Despite the fact that Richie is a complete asshole to everyone except his kids and his employee Jamie Vine (Juno Temple), he has to murder a guy in self-defense and he spends most of Vinyl's episodes whining and crying about this. The man he killed to protect himself was a dirtbag who owned some radio stations. The guy had no wife, no children, and no one who cared if he lived or died outside of the prostitutes who depended on him for their living. His company and family are falling apart, and all Richie Finestra can think about is this piece of shit.

It makes no sense whatsoever, but then maybe treating Vinyl as an actual series with characters who might have positive and negative qualities is giving it too much credit. It is more about an overwhelming sense of style which never coheres or agrees upon itself, and so becomes ugly. This period in American life was a great deal more disgusting than either the 1920s or the 1990s, the focus of Terence Winter's previous series. The colors all clash, the outfits are ghastly, and there was no antibacterial solution in all of New York.

Winter's writing has always been among the very best on television, and he has a few artistic crutches which make it into everything he works on. He loves showing people by themselves, following them even after the scene he is writing would traditionally end. He focuses so intently on every moment having something at stake that he makes anything he constructs into a thriller of sorts. This works a lot better in noir, because people can live or die based on events. On Vinyl it just means we have to care about who gets a record deal.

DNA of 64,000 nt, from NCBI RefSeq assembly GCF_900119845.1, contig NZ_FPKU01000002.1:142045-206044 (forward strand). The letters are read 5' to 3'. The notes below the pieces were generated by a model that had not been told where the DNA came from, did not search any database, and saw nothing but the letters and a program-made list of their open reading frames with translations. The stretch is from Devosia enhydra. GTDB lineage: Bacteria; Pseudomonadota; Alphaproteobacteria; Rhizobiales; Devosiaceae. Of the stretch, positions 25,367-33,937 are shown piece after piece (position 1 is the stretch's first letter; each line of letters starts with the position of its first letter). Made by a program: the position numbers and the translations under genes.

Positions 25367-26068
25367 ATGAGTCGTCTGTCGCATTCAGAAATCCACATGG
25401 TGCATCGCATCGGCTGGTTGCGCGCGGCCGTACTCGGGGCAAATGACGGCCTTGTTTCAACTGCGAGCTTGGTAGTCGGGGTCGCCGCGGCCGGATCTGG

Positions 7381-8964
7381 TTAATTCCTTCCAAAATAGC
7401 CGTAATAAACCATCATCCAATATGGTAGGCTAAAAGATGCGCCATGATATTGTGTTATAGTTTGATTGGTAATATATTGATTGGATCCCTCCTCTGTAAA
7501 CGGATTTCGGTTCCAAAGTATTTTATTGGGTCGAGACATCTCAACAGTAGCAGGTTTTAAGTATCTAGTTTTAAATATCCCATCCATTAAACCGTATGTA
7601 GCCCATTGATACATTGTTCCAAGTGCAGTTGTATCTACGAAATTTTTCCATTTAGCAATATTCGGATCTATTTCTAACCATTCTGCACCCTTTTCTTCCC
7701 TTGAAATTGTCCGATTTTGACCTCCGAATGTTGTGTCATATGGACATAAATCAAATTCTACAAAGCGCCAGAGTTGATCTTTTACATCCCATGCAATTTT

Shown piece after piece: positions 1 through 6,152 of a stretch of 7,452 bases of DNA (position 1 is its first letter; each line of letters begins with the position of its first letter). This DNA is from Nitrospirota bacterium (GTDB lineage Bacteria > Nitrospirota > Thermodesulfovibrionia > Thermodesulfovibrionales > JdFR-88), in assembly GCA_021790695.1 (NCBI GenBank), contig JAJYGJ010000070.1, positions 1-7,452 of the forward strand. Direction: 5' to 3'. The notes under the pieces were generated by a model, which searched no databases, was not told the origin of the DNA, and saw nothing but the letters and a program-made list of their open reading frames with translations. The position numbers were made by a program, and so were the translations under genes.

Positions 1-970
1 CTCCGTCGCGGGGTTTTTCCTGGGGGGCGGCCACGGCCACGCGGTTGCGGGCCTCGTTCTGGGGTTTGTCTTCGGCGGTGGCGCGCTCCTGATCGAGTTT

When Finestra first meets his wife, he has sex with her in the bathroom of the Factory. He puts his hand around Devon's neck to choke her a bit. She slaps him but seems to enjoy his sense of play. I hate to say it, but Olivia Wilde is about as plausible in this role as it was when Whoopi Goldberg put on a nun's habit.

But even if she did seem like the kind of person who would be a Connecticut housewife, the sheer number of fakes on Vinyl makes the entire show seem a comedy sketch. I guess using actual footage of Lou Reed and Iggy Pop would have completely changed what they were going for, but no one wants to watch actors play these people and lip synch their songs. There is a reason Milli Vanilli did not have a lasting career in the business.

This is essentially the conundrum: making Vinyl fun would make these people seem like heroes glorifying excess and theft from the musicians. Without those guitarists and vocalists, there would be no great sums of money to pay for the ample suppy of cocaine, heroin, and prescription drugs. So instead Vinyl is utterly depressing to watch and be a part of; every single person on the show is permanently unhappy and completely ashamed of their lives, which is not only terrible to witness, but not really realistic when you think about it.

Worse than being immersed in the darkness of these pagans, however, is the fact that Vinyl is completely out of date. Period pieces needs to comment on contemporary times, but Vinyl has nothing to say about who we are now, since whatever authenticity was present in this period evaporates by reconstructing it. The only possible conclusion is that the 1970s was as fake as the modern concept of celebrity, which is not really something we need told to us by an expensive television program.